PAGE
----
Placeholder Image

字幕表 動画を再生する

  • My name is Peter Joseph and the following is a critique of the Bernie Sanders

  • March 19th Town Hall with Michael Moore, Elizabeth Warren and others

  • from the standpoint of a structuralist.

  • Structuralism simply means you're accounting for larger order contexts

  • when addressing a given situation.

  • The point being that much of what was discussed

  • in the context of root causes and solutions was rather disappointing to me

  • as the true origins of the problem of socioeconomic inequality

  • and loss of democracy was not really addressed at all.

  • Naturally if you do not understand the root problem

  • you cannot create viable solutions to problems or symptoms.

  • And it's frustrating to see how this representative group of influencers

  • still don't seem to have the awareness or perhaps the courage

  • to go after the market economy and its incentive psychology

  • and procedural dynamics.

  • When I say incentive psychology I'm referring to the individualistic,

  • effectively antisocial incentives generated through competition,

  • seeking short-term profits

  • generally at the expense of long-term sustainability

  • not to mention humane ethics.

  • An obvious example is that when a person works to invent something,

  • they do it first and foremost to sell, to make money.

  • The incentive is to make money, not advance society.

  • While some argue this relationship - this proxy relationship -

  • has been fruitful, which of course it has on one level,

  • it has also simultaneously been unnecessarily destructive,

  • especially when other economic alternatives that remove this proxy incentive system

  • could be applied to human society.

  • Also, things do not get done in our society because

  • they have no profit possibility,

  • which is extremely depressing and one of the main core reasons

  • so many problems go unresolved today,

  • from the resolution of ecological decline

  • to the prevalence of poverty and homelessness.

  • Similarly, when I say procedural dynamics

  • I'm referring to the game of market trade and how it orients human rationality.

  • In the same way a person plays a sport,

  • orienting behavior around the structure of the game itself,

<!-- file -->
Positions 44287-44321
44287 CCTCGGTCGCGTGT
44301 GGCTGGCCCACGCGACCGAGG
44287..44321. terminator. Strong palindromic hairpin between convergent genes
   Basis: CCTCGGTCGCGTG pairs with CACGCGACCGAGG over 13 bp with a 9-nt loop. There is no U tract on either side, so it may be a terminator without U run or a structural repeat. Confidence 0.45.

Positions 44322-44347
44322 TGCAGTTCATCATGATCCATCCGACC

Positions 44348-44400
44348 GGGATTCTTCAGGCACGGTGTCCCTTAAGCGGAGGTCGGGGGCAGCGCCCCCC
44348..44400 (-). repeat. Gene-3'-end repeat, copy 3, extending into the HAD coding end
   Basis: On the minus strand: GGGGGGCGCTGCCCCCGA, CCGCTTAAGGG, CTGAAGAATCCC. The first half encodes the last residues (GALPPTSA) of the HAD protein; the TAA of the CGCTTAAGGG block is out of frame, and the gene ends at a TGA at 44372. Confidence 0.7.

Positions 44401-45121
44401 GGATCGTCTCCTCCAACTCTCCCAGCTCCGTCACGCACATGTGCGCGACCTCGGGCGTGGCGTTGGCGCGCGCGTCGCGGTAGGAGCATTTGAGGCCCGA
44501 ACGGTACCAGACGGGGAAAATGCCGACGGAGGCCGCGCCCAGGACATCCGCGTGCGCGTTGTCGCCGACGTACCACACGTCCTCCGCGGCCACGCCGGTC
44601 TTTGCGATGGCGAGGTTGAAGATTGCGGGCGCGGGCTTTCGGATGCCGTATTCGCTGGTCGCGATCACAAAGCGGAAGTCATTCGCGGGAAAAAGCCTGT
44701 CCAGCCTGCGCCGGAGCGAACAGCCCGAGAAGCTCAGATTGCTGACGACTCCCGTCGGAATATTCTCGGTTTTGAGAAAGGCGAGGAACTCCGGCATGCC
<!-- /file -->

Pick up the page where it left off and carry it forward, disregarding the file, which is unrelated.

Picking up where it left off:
• there's a near automatic pattern of response

  • happening throughout human society

  • working to game itself in effect

  • for each individual or group's advantage.

  • For example, a universal constraint inherent to this market game

  • is the need for cost efficiency.

  • Cost efficiency simply means people are trying to save money on input

  • while maximizing gain upon the final sale of course.

  • And what has this led to? Well, slavery for one.

  • Whether abject slavery,

  • or the millions of slaves that exist in the world today

  • getting paid virtually no money or so little that it doesn't even matter,

  • in various degrees of coercion

  • driven by poverty and vulnerability.

  • And keep in mind - and I think it's an important distinction -

  • that what we call capitalism or a capitalist society,

  • isn't really capitalist by any absolute definition

  • because there's no such thing as a purely capitalist society nor could there ever be

  • in terms of the free-market foundation.

  • It's more accurate to say that it is capitalistic:

  • a qualitative property.

  • And this capitalistic tendency

  • was birthed by the Neolithic Revolution 12,000 years ago

  • molding and evolving society and culture ever since.

  • It's a specific structural framework that we've been inside of.

  • And if you're not familiar with that I can point you to my book

  • 'The New Human Rights Movement' which details it

  • along with other issues related to socioeconomic inequality.

  • But suffice it to say, it's very important to understand that there's a

  • long term geographical determinism that has set

  • the characteristics of our society in motion.

  • That said, and put another way,

  • countless people are pulling levers on a giant machine,

  • engaging the market economy's gaming

  • through cost efficiency and so on,

  • not realizing that the long term result

  • includes human exploitation and abuse

  • along with a loss of earthly sustainability.

  • It's built into the collectively-operating mechanism.

  • without the need for individual malicious intent

  • on the part of any single individual.

  • Cost efficiency is often confused with the idea

  • of technical or natural efficiency and design.

  • The truth is cost efficiency is deeply destructive

  • because it doesn't actually employ any kind of true science.

  • Systems science would define true efficiency

  • in the design and production of a given good.

  • True efficiency is about doing things correctly from a scientific perspective in other words,